[0208] GPD is encoded by two isogenes, gpdl and gpd2. GPD1 encodes the major isoform in anaerobically growing cells, while GPD2 is required for glycerol production in the absence of oxygen, which stimulates its expression. Pahlman, A-K., et al, J. Biol Chem. 27(5:3555-63(2001). The first step in the conversion of dihydroxyacetone phosphate to glycerol by GPD is rate controlling. Guo, Z.P., et al, Metab. Eng. 75:49-59 (2011). GPP is also encoded by two isogenes, gppl and gpp2. The deletion of GPP genes arrests growth when shifted to anaerobic conditions, demonstrating that GPP is important for cellular tolerance to osmotic and anaerobic stress. See Pahlman, A-K., et al, J. Biol Chem. 27(5:3555-63(2001). [0209] Because glycerol is a major by-product of anaerobic production of ethanol, many efforts have been made to delete cellular production of glycerol. However, because of the reducing equivalents produced by glycerol synthesis, deletion of the glycerol synthesis pathway cannot be done without compensating for this valuable metabolic function. Attempts to delete glycerol production and engineer alternate electron acceptors have been made. Liden, G., et al., Appl. Env. Microbiol. (52:3894- 96 (1996); Medina, V.G., et al, Appl. Env. Microbiol. 76: 190-195 (2010). Liden and Medina both deleted the gpdl and gpd2 genes and attempted to bypass glycerol formation using additional carbon sources. Liden engineered a xylose reductase from Pichia stipitis into an S. cerevisiae gpdl/2 deletion strain. The xylose reductase activity facilitated the anaerobic growth of the glycerol-deleted strain in the presence of xylose. See Liden, G., et al., Appl. Env. Microbiol. (52:3894-96 (1996). Medina engineered an acetylaldehyde dehydrogenase, mhpF, from E. coli into an S. cerevisiae gpdl/2 deletion strain to convert acetyl-CoA to acetaldehyde. The acetylaldehyde dehydrogenase activity facilitated the anaerobic growth of the glycerol-deletion strain in the presence of acetic acid but not in the presence of glucose as the sole source of carbon. Medina, V.G., et al., Appl. Env. Microbiol. 7(5: 190-195 (2010); see also EP 2277989. Medina noted several issues with the mA/? -containing strain that needed to be addressed before implementing industrially, including significantly reduced growth and product formation rates than yeast comprising GPD1 and GPD2.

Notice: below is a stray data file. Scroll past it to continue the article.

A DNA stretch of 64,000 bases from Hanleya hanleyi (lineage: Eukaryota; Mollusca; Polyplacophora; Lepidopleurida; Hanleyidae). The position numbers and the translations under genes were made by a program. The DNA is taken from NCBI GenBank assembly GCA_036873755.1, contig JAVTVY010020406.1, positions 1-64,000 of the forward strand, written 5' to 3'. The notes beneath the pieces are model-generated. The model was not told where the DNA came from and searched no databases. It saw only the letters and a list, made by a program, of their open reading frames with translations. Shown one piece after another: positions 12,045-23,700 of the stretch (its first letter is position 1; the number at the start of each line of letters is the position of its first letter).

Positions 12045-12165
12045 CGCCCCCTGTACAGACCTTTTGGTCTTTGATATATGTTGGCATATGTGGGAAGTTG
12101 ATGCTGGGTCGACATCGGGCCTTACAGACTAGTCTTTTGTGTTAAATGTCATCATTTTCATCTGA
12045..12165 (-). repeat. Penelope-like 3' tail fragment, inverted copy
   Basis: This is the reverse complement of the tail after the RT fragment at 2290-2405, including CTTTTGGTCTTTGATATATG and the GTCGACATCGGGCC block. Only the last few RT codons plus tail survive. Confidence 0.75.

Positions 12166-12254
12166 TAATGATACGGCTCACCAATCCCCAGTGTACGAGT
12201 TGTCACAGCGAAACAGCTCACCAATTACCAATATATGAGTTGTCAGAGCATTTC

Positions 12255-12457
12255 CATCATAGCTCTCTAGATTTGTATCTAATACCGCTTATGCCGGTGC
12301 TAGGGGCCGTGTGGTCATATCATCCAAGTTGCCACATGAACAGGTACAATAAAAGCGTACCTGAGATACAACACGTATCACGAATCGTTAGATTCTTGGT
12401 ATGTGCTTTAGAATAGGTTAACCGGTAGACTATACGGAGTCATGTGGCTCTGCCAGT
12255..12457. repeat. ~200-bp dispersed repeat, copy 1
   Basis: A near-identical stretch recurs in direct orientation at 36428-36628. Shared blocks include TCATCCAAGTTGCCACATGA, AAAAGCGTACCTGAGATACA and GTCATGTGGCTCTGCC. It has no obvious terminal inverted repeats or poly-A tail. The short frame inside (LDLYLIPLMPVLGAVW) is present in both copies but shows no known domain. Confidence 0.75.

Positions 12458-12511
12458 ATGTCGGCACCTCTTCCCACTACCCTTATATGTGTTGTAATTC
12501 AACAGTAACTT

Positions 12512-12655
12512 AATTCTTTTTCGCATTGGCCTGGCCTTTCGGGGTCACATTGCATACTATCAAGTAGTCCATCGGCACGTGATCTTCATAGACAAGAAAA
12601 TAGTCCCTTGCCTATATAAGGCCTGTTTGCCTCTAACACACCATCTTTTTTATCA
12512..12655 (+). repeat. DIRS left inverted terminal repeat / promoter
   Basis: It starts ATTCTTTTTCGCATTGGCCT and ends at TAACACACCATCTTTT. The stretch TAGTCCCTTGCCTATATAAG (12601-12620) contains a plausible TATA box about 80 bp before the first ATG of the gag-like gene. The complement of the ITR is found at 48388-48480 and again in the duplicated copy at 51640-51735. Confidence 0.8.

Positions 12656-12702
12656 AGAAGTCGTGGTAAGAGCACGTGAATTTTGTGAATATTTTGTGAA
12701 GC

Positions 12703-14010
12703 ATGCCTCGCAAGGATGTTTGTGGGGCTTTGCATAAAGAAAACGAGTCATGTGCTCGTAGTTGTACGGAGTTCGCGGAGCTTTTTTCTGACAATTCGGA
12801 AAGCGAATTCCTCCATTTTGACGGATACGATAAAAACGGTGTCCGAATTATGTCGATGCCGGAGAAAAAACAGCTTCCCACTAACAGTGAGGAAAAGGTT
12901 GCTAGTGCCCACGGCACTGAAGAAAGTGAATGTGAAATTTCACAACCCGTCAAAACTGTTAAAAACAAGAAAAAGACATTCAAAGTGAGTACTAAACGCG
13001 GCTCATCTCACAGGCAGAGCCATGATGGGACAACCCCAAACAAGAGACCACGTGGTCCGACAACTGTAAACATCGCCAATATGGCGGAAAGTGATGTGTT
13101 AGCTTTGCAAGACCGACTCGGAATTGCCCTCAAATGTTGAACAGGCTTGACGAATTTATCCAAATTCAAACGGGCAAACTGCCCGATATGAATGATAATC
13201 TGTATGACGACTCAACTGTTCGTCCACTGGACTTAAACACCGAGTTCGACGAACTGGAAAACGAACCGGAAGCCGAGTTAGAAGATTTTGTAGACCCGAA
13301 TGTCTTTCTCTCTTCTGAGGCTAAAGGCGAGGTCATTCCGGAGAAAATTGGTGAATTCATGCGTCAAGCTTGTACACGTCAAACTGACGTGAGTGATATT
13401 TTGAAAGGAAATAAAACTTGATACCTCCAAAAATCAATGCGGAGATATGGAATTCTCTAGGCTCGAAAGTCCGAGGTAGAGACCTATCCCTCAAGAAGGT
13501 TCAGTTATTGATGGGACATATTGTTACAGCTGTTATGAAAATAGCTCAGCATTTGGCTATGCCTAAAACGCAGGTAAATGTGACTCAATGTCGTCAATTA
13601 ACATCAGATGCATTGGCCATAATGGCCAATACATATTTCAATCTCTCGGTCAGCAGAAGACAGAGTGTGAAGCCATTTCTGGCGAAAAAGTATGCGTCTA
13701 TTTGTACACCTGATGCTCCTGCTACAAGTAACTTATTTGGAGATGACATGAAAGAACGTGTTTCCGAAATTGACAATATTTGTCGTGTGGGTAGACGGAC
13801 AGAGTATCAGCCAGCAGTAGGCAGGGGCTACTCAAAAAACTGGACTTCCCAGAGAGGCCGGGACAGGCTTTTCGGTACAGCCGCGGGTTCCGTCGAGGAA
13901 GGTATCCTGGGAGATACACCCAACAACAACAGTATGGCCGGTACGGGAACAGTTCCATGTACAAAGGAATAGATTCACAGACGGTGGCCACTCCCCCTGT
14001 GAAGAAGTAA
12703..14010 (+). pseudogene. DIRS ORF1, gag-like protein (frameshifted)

[0210] Thus, in some embodiments of the invention, the recombinant host cells comprise a deletion or alteration of one or more glycerol producing enzymes. Additional deletions or alterations to modulate glycerol production include, but are not limited to, engineering a pyruvate formate lyase in a recombinant host cell, and are described in U.S. Appl. No. 61/472,085, incorporated by reference herein in its entirety.